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  full story
She burnt the wind
Last ride of the Nancy Hanks

Editor's note: Archie McKay was city editor of The Macon Telegraph when this story appeared on the front page May 1,1971.

By Archie McKay
The Macon Telegraph

ABOARD THE NANCY - If the press, railroad officials and historical society buffs were removed from Friday's run of the Nancy, there would have been few passengers.

From an old ballad, author unknown:

Some folks say that the Nancy can't run;
But stop, let me tell you what the Nancy done:
She left Atlanta at half past one
And got to Savannah at the settin' of the sun.
The Nancy run so fast
She burnt the wind and scorcht the grass.

And that's what killed the famous train.

"You see these people out there by the tracks crying and waving those signs? Well, if they had been aboard the Nancy at least once in the past 10 years we wouldn't be making this last run" said one Macon Central of Georgia Railroad official.

Most of the passengers were newcomers to rail travel who had trouble keeping their balance when walking, a sight which upset the rail buffs aboard.

"You see these people, I wish to God they had been aboard last year or even last week. We could have saved this train," said Al Langley, president of the "Iron Horse Inn," a self-billed Railroadiana- American in Augusta.

The engine was well tended with five people front. John Whitaker, road foreman, looked over the shoulder of several former engineers who wanted to "take the throttle" of the Nancy one more time.

Miss Nancy Hanks II made her first trip on July 17, 1947. The new train boasted deluxe coaches, a grill and lounge car, and even a maid. The cars were painted blue and grey and, like the first Nancy, each bore a likeness of the famed trotter on the side.

Unfortunately, patronage declined on the once proud train, and, so did the grand service. But things were put together again Friday for the last run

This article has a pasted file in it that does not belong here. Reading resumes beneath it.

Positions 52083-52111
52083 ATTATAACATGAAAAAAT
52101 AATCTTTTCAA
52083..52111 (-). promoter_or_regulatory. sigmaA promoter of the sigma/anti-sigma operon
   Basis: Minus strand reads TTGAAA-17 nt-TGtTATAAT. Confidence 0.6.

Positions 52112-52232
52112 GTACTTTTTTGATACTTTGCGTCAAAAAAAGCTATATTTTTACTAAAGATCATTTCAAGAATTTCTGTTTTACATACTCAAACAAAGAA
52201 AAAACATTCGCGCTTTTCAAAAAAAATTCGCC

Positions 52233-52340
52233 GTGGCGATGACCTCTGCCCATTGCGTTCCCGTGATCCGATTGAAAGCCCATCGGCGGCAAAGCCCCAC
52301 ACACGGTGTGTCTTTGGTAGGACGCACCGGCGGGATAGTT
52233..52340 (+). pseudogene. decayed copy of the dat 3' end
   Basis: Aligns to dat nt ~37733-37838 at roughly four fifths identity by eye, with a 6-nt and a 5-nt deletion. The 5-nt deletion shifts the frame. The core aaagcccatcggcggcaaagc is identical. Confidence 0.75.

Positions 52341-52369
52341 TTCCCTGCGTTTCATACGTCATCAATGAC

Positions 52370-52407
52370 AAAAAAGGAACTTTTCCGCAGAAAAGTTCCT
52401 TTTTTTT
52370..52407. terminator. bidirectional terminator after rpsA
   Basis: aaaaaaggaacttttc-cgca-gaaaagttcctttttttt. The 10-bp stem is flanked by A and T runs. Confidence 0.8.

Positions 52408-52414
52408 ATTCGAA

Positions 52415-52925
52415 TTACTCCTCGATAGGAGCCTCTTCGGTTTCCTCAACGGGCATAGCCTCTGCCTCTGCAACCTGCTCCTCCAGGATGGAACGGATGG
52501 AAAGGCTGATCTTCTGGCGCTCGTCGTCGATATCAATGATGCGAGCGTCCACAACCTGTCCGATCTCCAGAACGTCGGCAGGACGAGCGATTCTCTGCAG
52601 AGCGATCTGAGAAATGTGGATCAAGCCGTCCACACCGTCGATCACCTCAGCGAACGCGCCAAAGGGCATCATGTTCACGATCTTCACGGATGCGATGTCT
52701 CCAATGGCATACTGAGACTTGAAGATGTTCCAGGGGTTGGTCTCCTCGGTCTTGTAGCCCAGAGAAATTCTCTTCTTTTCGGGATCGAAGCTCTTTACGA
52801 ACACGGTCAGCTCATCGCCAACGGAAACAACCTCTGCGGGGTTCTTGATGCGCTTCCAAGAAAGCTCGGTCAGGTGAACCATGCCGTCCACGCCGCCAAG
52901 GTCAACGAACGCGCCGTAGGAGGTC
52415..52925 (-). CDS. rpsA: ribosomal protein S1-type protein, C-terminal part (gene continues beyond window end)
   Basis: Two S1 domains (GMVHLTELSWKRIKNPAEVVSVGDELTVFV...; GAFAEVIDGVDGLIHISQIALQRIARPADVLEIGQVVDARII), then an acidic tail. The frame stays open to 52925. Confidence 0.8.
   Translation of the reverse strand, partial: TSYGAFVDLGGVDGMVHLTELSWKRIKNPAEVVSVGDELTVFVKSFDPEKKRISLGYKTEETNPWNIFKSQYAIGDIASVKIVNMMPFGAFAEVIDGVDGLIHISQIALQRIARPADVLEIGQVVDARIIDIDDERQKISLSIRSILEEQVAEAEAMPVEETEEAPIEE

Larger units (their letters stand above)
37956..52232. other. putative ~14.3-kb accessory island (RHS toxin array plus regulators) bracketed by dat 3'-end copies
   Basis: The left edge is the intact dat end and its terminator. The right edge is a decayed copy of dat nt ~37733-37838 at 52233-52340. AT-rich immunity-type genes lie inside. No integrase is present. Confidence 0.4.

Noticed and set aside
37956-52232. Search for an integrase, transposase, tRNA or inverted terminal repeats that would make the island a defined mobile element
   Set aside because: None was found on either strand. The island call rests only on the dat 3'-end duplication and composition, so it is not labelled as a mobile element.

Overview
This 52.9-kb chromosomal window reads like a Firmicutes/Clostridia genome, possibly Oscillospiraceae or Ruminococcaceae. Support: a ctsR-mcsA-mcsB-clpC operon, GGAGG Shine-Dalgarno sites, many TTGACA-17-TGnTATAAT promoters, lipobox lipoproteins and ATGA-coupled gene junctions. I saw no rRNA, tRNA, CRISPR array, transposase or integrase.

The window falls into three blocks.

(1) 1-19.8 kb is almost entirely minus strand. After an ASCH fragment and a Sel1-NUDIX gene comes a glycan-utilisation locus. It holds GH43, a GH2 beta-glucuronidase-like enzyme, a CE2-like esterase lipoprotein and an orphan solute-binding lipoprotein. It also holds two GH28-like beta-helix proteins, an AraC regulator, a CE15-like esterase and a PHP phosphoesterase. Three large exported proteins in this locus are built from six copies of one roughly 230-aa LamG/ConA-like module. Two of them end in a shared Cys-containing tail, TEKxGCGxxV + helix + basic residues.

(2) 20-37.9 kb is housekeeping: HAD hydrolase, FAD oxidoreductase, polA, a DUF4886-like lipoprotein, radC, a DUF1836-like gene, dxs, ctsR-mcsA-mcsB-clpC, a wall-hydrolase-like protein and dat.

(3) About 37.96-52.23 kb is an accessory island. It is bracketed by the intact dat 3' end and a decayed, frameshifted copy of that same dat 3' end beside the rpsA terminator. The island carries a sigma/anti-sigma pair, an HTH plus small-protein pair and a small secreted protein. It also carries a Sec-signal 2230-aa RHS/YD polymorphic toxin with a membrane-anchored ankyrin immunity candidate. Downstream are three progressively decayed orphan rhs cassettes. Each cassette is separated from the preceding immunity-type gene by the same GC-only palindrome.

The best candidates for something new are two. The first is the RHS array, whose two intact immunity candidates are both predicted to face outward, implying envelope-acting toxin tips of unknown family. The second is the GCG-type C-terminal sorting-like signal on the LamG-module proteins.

Southern borrowed porters, maids and other professionals from such crack trains as "The Southerner" which runs from New Orleans to New York, for the last run.

A potpourri of the Nancy's last run:

  • About 50 people turned out for the beginning of the last run Friday at 11 a.m. at Macon's terminal station.

  • Jim Saville, ticket agent, said reservations had been sold out for two days.

  • Mostly unconcerned railway workers stood around in groups and complained that "we sure could have used some of these people last year."

  • Food remained good on the Nancy until the last. The menu featured "Nancy Burgers," corned beef and eggs and Middle Georgia vegetables.

  • Wesleyan Station, where once students boarded and got off, had perhaps its largest crowd in years on the outbound leg of the trip. On the return trip, hundreds lined the campus area across from Rivoli Drive and were greeted with the long blasts from the diesel horn.

  • Mrs. T.C. Wylley of Tennelle. a frequent passenger on the train, placed a small bouquet of flowers on the table in the dining car on the outbound trip.

    "I just enjoyed you so much over the years," the card read.

  • Bolingbroke citizens fired up a bonfire so that photographers could catch a picture of them waving goodbye to the Nancy.

  • Tift College students turned out with most of the city of Forsyth to say goodbye to the Nancy.

  • It seemed to newsmen that everyone along the tracks knew it was the last ride. Even remote shacks out among the grain fields of Monroe County contributed their quota of small children and adults to wave at the train.

  • Maconites aboard included Mrs. Marie Kelley of 626 College St.; Mrs. A.W. Lang Jr. of 1472 Virginia Ave.; and Mrs. Rene Harrison of 231 Alexandria Drive.

       Passenger service to return in four years?
       When Mid-Georgia said goodbye to 'Nancy'


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